..But not only did Donald Trump jump into the fray at the height of populist fervor, the field was also divided 17 ways. No one spoke less like a politician. No one who understood how governing works would have promised the things Trump promised —
- health coverage for all, for less money,
- eliminate the debt,
- bring all those jobs back, etc. —
because they’d either know or care that such things are literally impossible.
.. The establishment remains the villain and Trump the hero for his willingness to say or tweet things that make all the right people angry. For his most ardent supporters, the fault for his legislative failures lies entirely with the swamp, the establishment, or the “Deep State.”
.. he most important factor was Moore’s demonization of the establishment, particularly Senate majority leader Mitch McConnell. The voters valued sticking their thumbs in the establishment’s eye more than giving Trump a win.
.. there is remarkably little intellectual or ideological substance to the current populist fever. Strange was more conservative than Moore but less bombastic. Moore opposed Obamacare repeal and, until recently, couldn’t say what DACA was. In other words, MAGA populism is less of an agenda and more of a mood.
Donald Trump just took us out of the Paris climate accord for no good reason. I don’t mean that his decision was wrong. I mean, literally, that he didn’t offer any substantive justification for that decision. Oh, he threw around a few numbers about supposed job losses, but nobody believes that he knows or cares where those numbers came from. It was just what he felt like doing.
.. today’s G.O.P. doesn’t do substance; it doesn’t assemble evidence, or do analysis to formulate or even to justify its policy positions. Facts and hard thinking aren’t wanted, and anyone who tries to bring such things into the discussion is the enemy.
.. So how did the administration respond? By trying to shoot the messenger. Mick Mulvaney, the White House budget director, attacked the C.B.O.
.. He also accused the office — headed by a former Bush administration economist chosen by Republicans — of political bias, and smeared its top health expert in particular.
.. Mulvaney and his party don’t study issues, they just decide, and attack the motives of anyone who questions their decisions.
.. they insist that the private sector is infinitely flexible and innovative; the magic of the marketplace can solve all problems. But then they claim that these magical markets would roll over and die if we put a modest price on carbon emissions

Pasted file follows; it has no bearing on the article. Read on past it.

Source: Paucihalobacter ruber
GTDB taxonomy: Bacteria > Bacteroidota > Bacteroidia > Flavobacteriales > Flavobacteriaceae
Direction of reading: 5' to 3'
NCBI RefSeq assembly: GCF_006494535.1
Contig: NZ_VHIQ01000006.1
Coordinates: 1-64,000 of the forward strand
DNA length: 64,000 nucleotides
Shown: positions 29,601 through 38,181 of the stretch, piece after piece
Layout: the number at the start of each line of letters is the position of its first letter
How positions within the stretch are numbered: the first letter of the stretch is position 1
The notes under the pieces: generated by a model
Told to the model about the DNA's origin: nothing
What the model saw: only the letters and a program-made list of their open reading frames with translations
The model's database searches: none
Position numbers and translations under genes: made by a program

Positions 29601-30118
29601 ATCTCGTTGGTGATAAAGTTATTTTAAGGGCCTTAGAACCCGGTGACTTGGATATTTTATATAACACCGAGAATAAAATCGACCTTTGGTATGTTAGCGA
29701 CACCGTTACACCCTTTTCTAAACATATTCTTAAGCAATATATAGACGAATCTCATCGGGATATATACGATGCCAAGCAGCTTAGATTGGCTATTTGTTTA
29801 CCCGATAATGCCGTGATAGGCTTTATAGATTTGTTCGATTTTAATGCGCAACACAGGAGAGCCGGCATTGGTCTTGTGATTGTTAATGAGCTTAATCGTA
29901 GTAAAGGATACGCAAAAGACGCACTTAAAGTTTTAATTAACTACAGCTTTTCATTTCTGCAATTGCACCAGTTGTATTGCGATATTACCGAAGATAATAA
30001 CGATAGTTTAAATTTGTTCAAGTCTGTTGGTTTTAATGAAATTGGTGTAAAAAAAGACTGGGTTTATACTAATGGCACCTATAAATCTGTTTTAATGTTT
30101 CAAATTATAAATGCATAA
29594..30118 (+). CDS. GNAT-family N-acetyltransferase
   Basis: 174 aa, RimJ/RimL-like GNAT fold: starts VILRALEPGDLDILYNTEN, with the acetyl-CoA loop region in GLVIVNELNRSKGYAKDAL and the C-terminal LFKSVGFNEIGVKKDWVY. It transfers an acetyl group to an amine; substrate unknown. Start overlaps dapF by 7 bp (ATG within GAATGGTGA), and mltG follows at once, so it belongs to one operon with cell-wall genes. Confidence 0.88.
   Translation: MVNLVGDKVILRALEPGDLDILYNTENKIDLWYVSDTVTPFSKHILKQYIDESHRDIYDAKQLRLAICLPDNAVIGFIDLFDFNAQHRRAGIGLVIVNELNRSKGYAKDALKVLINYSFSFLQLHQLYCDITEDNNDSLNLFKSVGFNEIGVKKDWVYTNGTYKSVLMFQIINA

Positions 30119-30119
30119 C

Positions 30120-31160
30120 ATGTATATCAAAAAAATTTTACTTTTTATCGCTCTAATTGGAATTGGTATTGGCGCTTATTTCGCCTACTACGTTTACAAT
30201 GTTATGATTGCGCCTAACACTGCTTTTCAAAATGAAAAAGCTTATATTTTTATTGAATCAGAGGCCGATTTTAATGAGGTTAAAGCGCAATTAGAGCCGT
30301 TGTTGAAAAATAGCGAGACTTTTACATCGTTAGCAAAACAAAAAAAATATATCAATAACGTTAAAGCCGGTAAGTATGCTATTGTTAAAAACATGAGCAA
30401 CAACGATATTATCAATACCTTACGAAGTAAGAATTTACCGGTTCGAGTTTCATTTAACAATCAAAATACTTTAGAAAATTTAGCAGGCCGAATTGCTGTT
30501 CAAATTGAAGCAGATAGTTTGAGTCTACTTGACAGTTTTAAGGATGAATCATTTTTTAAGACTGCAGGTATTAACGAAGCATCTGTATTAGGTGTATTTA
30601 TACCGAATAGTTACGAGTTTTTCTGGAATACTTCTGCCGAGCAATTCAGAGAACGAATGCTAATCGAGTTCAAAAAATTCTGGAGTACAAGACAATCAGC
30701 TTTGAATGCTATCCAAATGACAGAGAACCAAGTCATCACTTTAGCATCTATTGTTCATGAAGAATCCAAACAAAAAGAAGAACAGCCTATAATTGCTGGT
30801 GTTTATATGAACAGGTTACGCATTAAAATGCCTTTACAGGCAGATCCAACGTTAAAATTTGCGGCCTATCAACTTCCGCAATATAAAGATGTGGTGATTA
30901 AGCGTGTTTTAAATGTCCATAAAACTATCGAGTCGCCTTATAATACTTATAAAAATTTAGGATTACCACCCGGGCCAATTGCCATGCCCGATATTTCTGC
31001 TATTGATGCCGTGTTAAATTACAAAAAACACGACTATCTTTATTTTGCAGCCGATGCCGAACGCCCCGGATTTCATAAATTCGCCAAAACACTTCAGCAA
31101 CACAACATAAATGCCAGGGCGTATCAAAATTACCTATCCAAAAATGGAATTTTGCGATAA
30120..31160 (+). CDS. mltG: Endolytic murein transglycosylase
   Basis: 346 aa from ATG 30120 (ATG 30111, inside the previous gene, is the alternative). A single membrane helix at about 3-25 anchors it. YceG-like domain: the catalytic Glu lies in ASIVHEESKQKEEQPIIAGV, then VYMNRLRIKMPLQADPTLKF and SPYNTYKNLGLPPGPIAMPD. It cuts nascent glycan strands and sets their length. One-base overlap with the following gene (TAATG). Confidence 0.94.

.. Can you think of any major policy area where the G.O.P. hasn’t gone post-truth?
.. bear in mind that so far Trump hasn’t faced a single crisis not of his own making. As George Orwell noted many years ago in his essay “In Front of Your Nose,” people can indeed talk nonsense for a very long time, without paying an obvious price. But “sooner or later a false belief bumps up against solid reality, usually on a battlefield.”
“Sounds like you’re applying the standards and the policy that the Obama administration put forward,” CBS News’s Major Garrett observed when Sessions finished his statement. “Are you taking any additional steps?”
“Well, that’s a good question,” Sessions replied. And the answer, apparently, is “no.”
Such policy anticlimaxes are becoming routine in Trump world. Tough rhetoric, big promises — and no substance. Trump looks more and more like a man without a plan.
.. During the campaign, he said he had a secret plan to defeat the Islamic State. He said he had a “foolproof” plan of “defeating them quickly and effectively and having total victory.” Now, it turns out, he has no plan. He has asked the Pentagon to create one. “We will figure something out,” he said last week.
.. During the campaign, Trump boldly vowed that he would eliminate the U.S. debt
.. He then said he would cut the debt in half. But when CNBC’s Eamon Javers asked about whether Trump would allow tax reform to add to the deficit (and therefore the debt), Spicer said it was “really early” to be raising such questions
.. How presumptuous to expect Trump, after campaigning on historic tax reform, actually to have a proposal!